LITTLE ROCK — A federal judge on Wednesday denied a motion by the state attorney general’s office to dismiss a lawsuit challenging a new state law banning most abortions at 12 weeks.
U.S. District Judge Susan Webber Wright rejected arguments that Act 301 of 2013 does not place an undue burden on a woman’s right to an abortion and that the plaintiffs lack standing to challenge a law that has not yet gone into effect.
The American Civil Liberties Union and the Center for Reproductive Rights filed the lawsuit last month on behalf of Drs. Louis Jerry Edwards and Tom Tvedten, who provide abortion services at a Little Rock clinic. The suit alleges that Act 301 violates established case law by banning abortions before a fetus becomes viable.
Act 301 requires a woman seeking an abortion 12 weeks or later into a pregnancy to receive an abdominal ultrasound to check for a fetal heartbeat, and if a heartbeat is detected the abortion is prohibited except in cases of rape, incest, a threat to the mother’s life or a fetal anomaly that would not allow the child to survive after birth. A doctor found guilty of violating the act would lose his or her medical license.
The U.S. Supreme Court has said states cannot ban abortions before a fetus becomes viable, or able to survive outside the womb, which doctors generally consider to occur about 23 or 24 weeks into a pregnancy.
Gov. Mike Beebe, a Democrat, vetoed the legislation that became Act 301, as well as another measure banning most abortions at 20 weeks, saying he believed they were unconstitutional. But the state Legislature, with its first Republican majority since Reconstruction, easily overrode both vetoes.
In its motion to dismiss the suit, the attorney general’s office argued that the law does not prohibit all abortions before viability because it includes several exceptions. Wright said Wednesday in her order denying the motion that in fact the law does ban all abortions at 12 weeks, with only “certain narrow exceptions.”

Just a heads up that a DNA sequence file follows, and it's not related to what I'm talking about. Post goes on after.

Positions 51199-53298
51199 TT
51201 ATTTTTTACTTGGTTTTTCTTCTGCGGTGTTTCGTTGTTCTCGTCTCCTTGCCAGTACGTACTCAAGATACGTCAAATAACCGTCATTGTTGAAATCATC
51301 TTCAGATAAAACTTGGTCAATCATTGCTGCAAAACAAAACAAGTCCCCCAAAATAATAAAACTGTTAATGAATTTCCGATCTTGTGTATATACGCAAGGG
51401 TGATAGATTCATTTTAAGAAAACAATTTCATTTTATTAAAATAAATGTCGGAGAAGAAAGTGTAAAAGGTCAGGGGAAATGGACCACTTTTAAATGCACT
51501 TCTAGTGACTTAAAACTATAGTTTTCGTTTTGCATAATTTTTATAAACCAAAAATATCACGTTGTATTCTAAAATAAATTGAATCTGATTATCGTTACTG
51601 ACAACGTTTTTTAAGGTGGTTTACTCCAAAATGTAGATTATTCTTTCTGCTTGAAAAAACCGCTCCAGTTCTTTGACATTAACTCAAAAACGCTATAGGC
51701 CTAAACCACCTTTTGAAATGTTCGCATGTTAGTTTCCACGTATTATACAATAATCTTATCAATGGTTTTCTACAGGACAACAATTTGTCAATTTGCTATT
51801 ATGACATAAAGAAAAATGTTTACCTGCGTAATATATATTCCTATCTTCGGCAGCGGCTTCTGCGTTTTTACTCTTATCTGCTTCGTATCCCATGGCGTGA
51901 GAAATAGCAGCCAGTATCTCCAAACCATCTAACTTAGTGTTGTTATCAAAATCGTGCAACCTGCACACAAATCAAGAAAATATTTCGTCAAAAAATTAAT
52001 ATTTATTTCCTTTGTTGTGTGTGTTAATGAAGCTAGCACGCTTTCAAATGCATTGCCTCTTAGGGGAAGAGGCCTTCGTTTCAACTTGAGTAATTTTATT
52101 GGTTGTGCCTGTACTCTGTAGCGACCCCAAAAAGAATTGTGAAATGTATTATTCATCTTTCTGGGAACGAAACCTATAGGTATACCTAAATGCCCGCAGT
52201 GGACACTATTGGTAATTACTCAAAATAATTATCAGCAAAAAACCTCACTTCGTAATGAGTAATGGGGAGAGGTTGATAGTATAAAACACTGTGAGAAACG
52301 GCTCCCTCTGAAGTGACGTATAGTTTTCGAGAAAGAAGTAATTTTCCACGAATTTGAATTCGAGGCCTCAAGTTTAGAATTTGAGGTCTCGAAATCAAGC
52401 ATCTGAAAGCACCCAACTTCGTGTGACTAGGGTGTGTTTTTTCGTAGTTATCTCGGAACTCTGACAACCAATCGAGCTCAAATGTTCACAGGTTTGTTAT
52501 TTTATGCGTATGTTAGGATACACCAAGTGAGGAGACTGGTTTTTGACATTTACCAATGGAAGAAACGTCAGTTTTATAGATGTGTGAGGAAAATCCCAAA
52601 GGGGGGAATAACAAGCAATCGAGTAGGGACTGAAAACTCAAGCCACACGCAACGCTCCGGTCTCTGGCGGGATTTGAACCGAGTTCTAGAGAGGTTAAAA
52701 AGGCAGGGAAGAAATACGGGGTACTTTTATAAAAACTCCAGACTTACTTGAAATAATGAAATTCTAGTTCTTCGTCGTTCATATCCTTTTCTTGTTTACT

“The plaintiffs have alleged facts sufficient to state a claim that the provision of Act 301 that prohibits abortions at 12 weeks gestation when a fetal heartbeat is detected impermissibly infringes on a woman’s 14th Amendment right to choose to terminate a pregnancy before viability,” Wright said.
The attorney general’s office also argued that the plaintiffs lack standing to bring the suit because Act 301 has not been enforced against them. The law is to take effect 90 days after the end of the legislative session, which is set for formal adjournment Friday.
The plaintiffs argued that the law would ban a service they provide to patients, giving them an untenable choice between ceasing to provide the service or losing their licenses.
Wright said in her order Wednesday that the plaintiffs “have demonstrated a realistic danger of sustaining a direct injury as a result of Act 301’s operation or enforcement, and they have presented a justiceable controversy that is ripe for review.”
The plaintiffs have filed a motion for a temporary injunction to block Act 301 from taking effect until its the lawsuit is resolved. A hearing on that motion is set for Friday.
ACLU attorney Bettina Brownstein said Wednesday she was pleased with Wright’s ruling that the lawsuit can proceed, calling it “a thoughtful decision, well written.” She also said she believed it was “a good sign” that Wright will grant the temporary injunction.
“It would be quite a surprise if we didn’t prevail” at the hearing, she said.
Spokesmen for Attorney General Dustin McDaniel and Beebe declined to comment on Wednesday’s ruling.
Concepts of Truth Inc. of Wynne, a crisis pregnancy center and counseling service, has asked to intervene in the case to help defend Act 301. Wright has said it will not be allowed to participate in Friday’s hearing because at this time it is not a party to the suit.